Sounds like a lot for a company that is experiencing some dark times. According to Folio, revenue for RDA is down 21 percent through 2011′s first quarter, and despite doctor’s loving Reader’s Digest, its circulation continues to drop.

If RDA is looking for hope, it should look no farther than Myspace’s recent sale. Sure, News Corp. lost a ton of money on the deal, but it proves that there’s always someone out there looking to buy whatever someone else is selling.

Will Reader’s Digest Association Sell Off Popular Food Website Allrecipes?

Earlier this week we reported that Mary Berner was stepping down as CEO of Reader’s Digest Association, and now Adweek is providing some potential backstory to this change.

The naming of CFO Tom Williams as Berner’s replacement prompted speculation that the company plans to sell off some of its assets, in particular, the highly popular food website Allrecipes.com, which RDA bought in 2006, prior to Berner’s arrival. This raises some eyebrows, because of just how well Allrecipes is doing:

Seattle-based Allrecipes has more than doubled its traffic in that time, becoming one of the biggest food sites on the Web. In March, monthly uniques approached 17 million, making Allrecipes the top food site, per comScore.

The word is that Berner “clashed” over this direction of the company with its new board. In the past, Berner has conceded Allrecipies was a “hot topic,” but has not stated that the company plans to sell it.

Reader’s Digest Delays Chapter 11 Emergence

rda2.pngIt looks like it will be a little while longer before the Reader’s Digest Association is out of bankruptcy court.

Although the Reader’s Digest publisher had planned to emerge from Chapter 11 today, the company said this morning that it was delaying, “to address an issue” dealing the pension plan at its U.K. division the Reader’s Digest Association, Ltd.

“Last month, the U.K. entity came to an agreement with the trustees of its pension plan and the U.K. Pension Protection Fund (PPF) to resolve the company’s U.K. pension fund deficit,” the company explained. “This agreement was contingent on approval from the U.K. Pensions Regulator, which has now indicated that it will not approve the pension application. In light of this unexpected ruling, the U.K. entity is now reviewing its options in an attempt to find a solution.”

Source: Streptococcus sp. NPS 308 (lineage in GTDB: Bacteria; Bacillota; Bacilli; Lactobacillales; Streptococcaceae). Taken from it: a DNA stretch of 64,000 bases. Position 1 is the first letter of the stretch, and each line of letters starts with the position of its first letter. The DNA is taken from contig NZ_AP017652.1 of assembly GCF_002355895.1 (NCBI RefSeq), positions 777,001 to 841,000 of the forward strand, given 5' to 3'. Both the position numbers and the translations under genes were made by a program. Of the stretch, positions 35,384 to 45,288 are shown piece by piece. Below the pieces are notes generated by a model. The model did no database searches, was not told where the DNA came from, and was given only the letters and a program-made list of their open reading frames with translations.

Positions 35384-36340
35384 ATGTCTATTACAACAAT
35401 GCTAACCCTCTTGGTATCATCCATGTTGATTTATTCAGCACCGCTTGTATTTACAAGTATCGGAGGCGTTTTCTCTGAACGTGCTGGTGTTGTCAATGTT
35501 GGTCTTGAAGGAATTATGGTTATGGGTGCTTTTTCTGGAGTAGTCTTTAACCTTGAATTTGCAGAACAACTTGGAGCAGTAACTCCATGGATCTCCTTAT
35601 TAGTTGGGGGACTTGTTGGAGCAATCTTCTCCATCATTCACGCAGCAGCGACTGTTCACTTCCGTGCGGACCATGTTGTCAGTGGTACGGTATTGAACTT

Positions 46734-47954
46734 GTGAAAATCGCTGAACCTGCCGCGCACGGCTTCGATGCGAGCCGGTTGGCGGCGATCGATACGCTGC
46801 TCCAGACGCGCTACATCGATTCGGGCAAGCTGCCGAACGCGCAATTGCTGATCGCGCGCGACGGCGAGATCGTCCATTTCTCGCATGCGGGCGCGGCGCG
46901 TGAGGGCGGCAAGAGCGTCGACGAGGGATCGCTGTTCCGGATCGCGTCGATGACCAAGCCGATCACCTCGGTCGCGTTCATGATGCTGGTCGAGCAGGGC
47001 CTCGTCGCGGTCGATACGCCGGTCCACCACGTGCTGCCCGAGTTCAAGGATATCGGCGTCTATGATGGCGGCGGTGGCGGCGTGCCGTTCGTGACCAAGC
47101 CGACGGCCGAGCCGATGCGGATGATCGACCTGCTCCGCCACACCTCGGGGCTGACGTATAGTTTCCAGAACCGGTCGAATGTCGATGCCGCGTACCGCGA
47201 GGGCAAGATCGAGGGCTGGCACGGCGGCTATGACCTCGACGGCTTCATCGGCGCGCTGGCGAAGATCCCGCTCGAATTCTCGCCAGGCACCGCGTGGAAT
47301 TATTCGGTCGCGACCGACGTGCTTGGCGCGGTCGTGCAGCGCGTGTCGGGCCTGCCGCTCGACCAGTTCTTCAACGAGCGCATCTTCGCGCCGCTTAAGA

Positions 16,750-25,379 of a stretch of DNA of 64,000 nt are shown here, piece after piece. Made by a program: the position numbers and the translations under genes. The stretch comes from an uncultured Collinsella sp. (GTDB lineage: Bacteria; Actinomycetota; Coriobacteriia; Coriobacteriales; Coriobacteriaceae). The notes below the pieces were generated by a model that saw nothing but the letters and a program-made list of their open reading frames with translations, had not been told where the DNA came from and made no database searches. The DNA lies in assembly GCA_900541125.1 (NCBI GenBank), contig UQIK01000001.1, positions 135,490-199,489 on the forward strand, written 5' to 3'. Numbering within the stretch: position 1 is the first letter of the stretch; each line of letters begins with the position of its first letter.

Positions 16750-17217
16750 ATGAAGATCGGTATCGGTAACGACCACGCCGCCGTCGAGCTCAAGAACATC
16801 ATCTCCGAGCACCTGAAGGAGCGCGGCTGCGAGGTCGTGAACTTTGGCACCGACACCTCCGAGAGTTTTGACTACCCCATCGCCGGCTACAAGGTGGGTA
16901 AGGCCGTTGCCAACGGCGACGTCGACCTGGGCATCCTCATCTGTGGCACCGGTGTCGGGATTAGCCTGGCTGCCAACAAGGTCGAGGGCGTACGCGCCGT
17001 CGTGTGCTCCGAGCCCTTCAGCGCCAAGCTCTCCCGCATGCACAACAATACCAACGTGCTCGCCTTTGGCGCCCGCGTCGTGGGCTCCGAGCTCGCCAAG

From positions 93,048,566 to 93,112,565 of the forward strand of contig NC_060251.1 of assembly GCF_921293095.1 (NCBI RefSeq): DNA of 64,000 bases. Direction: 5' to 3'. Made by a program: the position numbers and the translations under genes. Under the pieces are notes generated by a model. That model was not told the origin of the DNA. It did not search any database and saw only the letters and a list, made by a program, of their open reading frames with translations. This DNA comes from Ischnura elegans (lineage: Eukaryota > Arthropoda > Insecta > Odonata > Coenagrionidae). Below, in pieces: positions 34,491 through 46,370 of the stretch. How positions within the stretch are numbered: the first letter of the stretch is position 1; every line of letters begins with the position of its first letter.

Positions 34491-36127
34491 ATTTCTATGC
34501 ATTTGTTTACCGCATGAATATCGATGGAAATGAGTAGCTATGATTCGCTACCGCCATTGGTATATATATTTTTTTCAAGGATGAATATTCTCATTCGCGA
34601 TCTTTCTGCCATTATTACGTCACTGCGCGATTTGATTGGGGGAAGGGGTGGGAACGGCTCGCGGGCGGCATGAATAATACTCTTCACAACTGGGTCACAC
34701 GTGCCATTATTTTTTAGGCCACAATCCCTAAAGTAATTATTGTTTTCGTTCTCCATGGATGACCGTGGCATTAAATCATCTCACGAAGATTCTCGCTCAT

This problem doesn’t affect any of RDA’s U.S. holdings, the company added, and RDA should be out of Chapter 11 in a few weeks.

RDA entered bankruptcy in August, in an effort to reduce its $2.2 billion in debt to $550 million through a pre-packaged plan.

Previously: Reader’s Digest Plans To Restructure Debt Through Ch. 11

2010: The Year Of The e-Reader Paradox

kk.jpgYou may have been reading books digitally for over a year now, you may have gotten a Kindle in your stocking this Christmas, or you may still be one of the millions of Americans who don’t see the point in purchasing a giant, clunky device that seemingly performs the same functions as downloading a newspaper’s application on your iPhone or buying a book. But no matter which category you fall into, this will be the year of the e-reader: devices like Apple’s much-anticipated Tablet and Microsoft’s Courier herald its arrival in a siren song for newspaper and magazine publishers. Why else would News Corp. be making deals with Sony for exclusive New York Post digital content, or Hearst be working with Skiff to develop its own device and e-reading platform that promises to “create an entity by publishers, for publishers” with its own advertising model. You know, just what consumers are asking for.

Right now, it seems like what consumers want is just an afterthought. Giving readers a rewarding reading experience is only the honey that will lure advertisers to buy space on digital devices, thus supplementing declining print ad revenues. With the print world taking a nosedive in advertising in 2009, it’s seductive to think that new technology will be the salvation of the (former) print media, bringing the money back while cutting down on overhead (like those pesky union drivers that deliver the papers). But is the e-reader technology really on the side of the news industry?

Josh Benton of the Nieman Journalism Lab at Harvard University recently gave a talk at Mediabistro’s ebook Summit on this subject and came to an odd conclusion: e-readers will attract a mainstream audience the moment they become functional Web devices (like a large iPhone, or small laptop!), which will also happen to be the point at which these devices will stop making money for publishers. Not following? Here, we’ll help.